Also in this Issue:

The Borscht Belt

Celluloid Heroes

Dog Eat Dog World

John Hall: Musician

Zoe Bellot

Fish & Game’s Zak Pelaccio Champions Place-Based Cuisine

Reed Street Bottle Shop

Francis Greenburger

Collaborative Catalyst

Space to Dream

Preapproval Is Paramount in Home Buying

Lynn & Mario Callaway

Celluloid Heroes

Upstater Magazine   |  By

The rise of the multiplex in the mid-1970s spelled doom for thousands of independently owned American movie theaters. In the early 1980s, the arrival of video rental stores further decimated their ranks. Then came Netflix’s DVD mail-rental service, and, more recently, the advent of online streaming. And yet somehow, Upstate Films, founded in Rhinebeck in 1972 by Steve and DeDe Leiber, not only remains but also thrives, and has even expanded to include a second theater in Woodstock. After moving from New York City to Rhinebeck in the early 1970s, the Leibers began missing in earnest two Gotham staples that their staid new hometown lacked: a Chinese restaurant and art-house cinema. “We didn’t know how to make Chinese food, so we decided to open a movie theater—even though we had no idea how to run one,” recalls DeDe. It was like the Mickey Rooney trope from Babes in Arms, she says: “‘Hey, let’s put on a show!’”

Although neither of the Leibers had ever managed a cinema before, they both had celluloid in their blood: DeDe had studied filmmaking at NYU, and Steve had worked with noted documentary cinematographers like Don Lenzer. So they took over the shuttered 1927 Starr Theater on Market Street, which, by the end of its previous owner’s run, says DeDe, had been alternating between showing Disney features and softcore porn. Upstate Films opened in May 1972 with a screening of the Marx Brothers classic Duck Soup. Since then, the Leibers (who later divorced but remain business partners) have led the 501(c)(3)-nonprofit cinema to become the region’s leading alternative-film mecca, drawing cinephiles from well beyond the Hudson Valley.

“Being member-supported makes us less dependent on government arts grants,” Steve points out, “which means we’re less restricted in terms of which films we’re able to show.” In addition to discounted tickets and premiums, Upstate members receive special perks from local businesses.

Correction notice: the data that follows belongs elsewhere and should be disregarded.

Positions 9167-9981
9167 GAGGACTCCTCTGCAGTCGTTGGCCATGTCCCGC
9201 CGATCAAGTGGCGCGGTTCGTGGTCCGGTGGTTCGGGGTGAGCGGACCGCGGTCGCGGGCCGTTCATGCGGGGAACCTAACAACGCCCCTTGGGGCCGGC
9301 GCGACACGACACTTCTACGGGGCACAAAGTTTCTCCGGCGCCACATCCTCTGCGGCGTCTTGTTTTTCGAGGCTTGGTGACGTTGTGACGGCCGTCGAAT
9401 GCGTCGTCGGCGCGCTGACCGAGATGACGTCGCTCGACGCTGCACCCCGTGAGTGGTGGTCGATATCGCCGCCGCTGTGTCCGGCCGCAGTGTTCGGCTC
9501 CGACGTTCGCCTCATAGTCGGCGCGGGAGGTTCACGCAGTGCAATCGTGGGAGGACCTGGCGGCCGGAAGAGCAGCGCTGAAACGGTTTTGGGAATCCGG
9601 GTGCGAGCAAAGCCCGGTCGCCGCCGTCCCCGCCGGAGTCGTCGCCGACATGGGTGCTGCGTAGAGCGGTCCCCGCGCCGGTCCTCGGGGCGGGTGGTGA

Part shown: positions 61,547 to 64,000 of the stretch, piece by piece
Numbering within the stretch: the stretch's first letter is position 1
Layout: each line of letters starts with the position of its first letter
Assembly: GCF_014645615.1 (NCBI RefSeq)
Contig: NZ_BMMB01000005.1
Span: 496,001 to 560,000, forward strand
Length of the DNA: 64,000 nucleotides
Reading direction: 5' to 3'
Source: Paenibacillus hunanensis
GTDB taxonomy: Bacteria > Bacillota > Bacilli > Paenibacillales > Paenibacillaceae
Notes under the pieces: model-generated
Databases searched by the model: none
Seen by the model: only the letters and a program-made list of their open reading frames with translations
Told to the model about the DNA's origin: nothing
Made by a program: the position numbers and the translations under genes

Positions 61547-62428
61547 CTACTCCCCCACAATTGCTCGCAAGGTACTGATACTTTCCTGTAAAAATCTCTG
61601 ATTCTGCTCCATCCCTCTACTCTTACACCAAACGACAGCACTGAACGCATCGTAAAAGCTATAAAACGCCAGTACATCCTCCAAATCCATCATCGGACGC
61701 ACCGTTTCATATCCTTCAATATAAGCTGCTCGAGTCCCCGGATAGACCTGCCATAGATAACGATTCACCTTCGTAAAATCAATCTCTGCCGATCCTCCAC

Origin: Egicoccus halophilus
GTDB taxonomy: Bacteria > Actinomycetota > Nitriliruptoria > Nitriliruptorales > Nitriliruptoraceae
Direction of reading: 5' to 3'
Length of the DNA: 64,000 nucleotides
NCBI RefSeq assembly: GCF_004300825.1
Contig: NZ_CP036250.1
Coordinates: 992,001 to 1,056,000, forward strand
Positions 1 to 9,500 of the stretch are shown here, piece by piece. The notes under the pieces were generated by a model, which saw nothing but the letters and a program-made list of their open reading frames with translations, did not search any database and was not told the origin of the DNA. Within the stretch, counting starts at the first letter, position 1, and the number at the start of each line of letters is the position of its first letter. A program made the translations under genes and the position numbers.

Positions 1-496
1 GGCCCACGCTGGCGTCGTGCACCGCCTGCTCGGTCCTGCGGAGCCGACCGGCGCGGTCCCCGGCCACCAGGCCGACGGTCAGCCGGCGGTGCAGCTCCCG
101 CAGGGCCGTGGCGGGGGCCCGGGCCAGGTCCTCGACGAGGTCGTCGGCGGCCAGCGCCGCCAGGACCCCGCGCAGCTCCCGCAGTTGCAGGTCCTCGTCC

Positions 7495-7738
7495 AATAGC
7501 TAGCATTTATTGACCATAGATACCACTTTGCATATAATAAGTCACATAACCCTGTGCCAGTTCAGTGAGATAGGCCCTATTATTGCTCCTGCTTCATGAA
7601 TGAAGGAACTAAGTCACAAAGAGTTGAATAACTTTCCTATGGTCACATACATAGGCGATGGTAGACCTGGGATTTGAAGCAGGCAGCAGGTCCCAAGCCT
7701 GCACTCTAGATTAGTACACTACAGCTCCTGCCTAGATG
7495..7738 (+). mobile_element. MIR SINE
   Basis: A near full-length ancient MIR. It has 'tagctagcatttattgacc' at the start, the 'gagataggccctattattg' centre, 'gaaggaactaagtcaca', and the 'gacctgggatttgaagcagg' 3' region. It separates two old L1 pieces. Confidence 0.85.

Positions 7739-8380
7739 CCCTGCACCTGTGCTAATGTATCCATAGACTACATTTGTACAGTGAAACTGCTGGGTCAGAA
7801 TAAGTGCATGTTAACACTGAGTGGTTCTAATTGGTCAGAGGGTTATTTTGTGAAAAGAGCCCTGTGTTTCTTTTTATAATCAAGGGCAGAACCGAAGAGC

Moviegoers who’ve literally grown up with Upstate Films are legion. The cinema’s associate director, Becca Fundis, for instance, is a Bard College graduate who grew up in the area and began working at the theater in 1999. “My parents dragged me to see so many movies at Upstate—even though it turned out some of them weren’t age-appropriate,” she says with a laugh. “But coming here as a kid is what made me really fall in love with movies.”

In 2010 the operation added the former Tinker Street Cinema in Woodstock as its second location. Smaller than its Rhinebeck counterpart, the Woodstock site, which was originally a church, hosted a performance by Jimi Hendrix in 1969; it now offers two film showings per day and occasionally hosts local bands.“Part of our mission is to not just show movies that are big, although we do show some of those as well,” Steve explains. “Film should be a window on the world, which is why we show a lot of foreign films.” Among the many high points throughout Upstate Films’ lifetime, he cites a pre-screen-adaptation theatrical performance of My Dinner with André as well as visits from screenwriters like Howard Koch (Casablanca) and Ron Nyswaner (Philadelphia) and directors including Jim Jarmusch, Julie Taymor, Leon Gast, Jonathan Demme, and John Sayles.

Besides their consummate programming sense, which includes indie, foreign, cult, documentary, and classic films, to what do Upstate Films’ operators attribute their prosperity? “There’s still a sense of magic that you only get from seeing a movie in a theater on a big screen,” says Steve. “People seem to have this inherent, hardwired attraction to the whole experience of it. The medium of film itself has been around for more than 100 years, and before that, people went to see magic-lantern shows for the same reason.”

Fundis agrees. “People’s viewing habits are definitely changing, with all the ways they have of accessing movies now,” she says. “But even with all that, people still need to get out of the house or get away from their computers for a while. I think that’s a really big part of why they come here to see movies.”

At press time, the Upstate Films crew was planning special events to celebrate its 45-year milestone. “We’ve always depended on the kindness of strangers these 45 years,” says Steve. “While it’s fun to look in the rearview mirror and honor our past, we also look forward to doing a series of special events to keep us focused on what’s new and exciting in film and in the future of Upstate Films. So stay tuned!”


About Peter Aaron

In addition to being the assistant editor of Upstate House, Peter Aaron has been the music editor of Chronogram magazine since 2006 and is the author of If You Like the Ramones..., which was published last year by Backbeat Books. His writing has also appeared in the Village Voice, the Boston Herald, the Daily Freeman, and other publications. Photograph by Jennifer May.

Read more from Peter Aaron